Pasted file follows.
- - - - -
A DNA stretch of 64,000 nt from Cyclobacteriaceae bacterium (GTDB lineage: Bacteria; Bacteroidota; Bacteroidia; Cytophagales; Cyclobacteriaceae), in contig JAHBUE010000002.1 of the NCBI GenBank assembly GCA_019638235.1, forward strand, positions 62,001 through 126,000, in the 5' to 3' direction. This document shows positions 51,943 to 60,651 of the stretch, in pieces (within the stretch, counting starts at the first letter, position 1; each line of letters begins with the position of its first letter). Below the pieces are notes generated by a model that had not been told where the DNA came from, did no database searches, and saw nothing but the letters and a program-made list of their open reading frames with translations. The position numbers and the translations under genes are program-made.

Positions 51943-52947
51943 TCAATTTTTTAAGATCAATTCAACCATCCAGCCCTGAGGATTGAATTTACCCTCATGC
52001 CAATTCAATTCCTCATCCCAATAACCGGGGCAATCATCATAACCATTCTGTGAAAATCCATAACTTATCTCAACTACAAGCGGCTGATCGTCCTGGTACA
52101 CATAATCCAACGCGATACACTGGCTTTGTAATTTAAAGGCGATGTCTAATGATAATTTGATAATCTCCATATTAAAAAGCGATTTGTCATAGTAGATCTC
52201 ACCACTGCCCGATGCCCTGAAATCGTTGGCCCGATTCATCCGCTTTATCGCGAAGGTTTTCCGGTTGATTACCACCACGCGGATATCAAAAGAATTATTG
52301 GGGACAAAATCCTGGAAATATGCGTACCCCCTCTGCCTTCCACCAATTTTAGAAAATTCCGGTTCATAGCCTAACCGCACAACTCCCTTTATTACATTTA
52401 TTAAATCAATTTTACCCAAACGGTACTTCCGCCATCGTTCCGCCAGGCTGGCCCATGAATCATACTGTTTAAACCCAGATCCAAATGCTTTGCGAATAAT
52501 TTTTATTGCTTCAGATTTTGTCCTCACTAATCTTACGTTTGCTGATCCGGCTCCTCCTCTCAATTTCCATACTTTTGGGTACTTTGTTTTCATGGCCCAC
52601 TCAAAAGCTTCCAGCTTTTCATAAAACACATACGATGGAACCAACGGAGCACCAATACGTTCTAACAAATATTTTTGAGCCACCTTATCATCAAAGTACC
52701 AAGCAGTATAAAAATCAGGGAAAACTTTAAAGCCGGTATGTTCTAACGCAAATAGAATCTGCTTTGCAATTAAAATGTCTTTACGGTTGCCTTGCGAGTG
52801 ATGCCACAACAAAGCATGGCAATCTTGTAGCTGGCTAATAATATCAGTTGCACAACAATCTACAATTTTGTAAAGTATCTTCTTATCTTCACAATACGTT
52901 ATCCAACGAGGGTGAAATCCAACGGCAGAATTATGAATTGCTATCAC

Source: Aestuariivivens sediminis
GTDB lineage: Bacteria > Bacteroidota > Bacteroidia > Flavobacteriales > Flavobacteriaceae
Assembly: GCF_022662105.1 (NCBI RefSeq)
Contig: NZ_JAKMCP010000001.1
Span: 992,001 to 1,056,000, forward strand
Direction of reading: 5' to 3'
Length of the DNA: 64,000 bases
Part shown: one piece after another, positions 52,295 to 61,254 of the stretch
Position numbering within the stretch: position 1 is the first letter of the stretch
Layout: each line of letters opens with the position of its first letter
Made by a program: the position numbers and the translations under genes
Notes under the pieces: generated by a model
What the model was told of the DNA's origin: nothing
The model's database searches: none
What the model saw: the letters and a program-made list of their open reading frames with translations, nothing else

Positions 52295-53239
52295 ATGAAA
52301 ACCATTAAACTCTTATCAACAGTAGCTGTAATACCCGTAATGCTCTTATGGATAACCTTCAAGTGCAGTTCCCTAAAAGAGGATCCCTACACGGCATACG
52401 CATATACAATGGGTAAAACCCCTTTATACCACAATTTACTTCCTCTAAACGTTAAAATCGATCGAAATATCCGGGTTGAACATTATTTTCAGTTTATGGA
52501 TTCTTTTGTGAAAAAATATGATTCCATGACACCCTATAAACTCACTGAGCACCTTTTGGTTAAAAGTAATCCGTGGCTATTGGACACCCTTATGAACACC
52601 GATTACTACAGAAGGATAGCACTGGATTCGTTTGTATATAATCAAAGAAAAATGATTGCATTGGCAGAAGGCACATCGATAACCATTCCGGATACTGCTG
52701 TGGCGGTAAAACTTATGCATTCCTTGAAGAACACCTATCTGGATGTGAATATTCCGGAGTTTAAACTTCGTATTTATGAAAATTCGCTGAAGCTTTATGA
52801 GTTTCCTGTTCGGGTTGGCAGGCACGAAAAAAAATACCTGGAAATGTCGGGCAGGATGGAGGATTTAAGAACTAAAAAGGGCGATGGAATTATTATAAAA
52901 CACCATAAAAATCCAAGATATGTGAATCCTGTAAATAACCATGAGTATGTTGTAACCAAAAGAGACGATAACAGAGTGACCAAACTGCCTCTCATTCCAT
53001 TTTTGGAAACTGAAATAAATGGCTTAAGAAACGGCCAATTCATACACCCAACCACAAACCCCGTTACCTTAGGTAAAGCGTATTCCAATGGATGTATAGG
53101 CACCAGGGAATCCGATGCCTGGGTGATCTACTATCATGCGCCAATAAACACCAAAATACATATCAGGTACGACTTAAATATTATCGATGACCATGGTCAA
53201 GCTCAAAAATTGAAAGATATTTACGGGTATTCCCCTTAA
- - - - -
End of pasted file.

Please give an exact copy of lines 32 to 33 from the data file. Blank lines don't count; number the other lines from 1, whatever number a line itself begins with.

52401 CATATACAATGGGTAAAACCCCTTTATACCACAATTTACTTCCTCTAAACGTTAAAATCGATCGAAATATCCGGGTTGAACATTATTTTCAGTTTATGGA
52501 TTCTTTTGTGAAAAAATATGATTCCATGACACCCTATAAACTCACTGAGCACCTTTTGGTTAAAAGTAATCCGTGGCTATTGGACACCCTTATGAACACC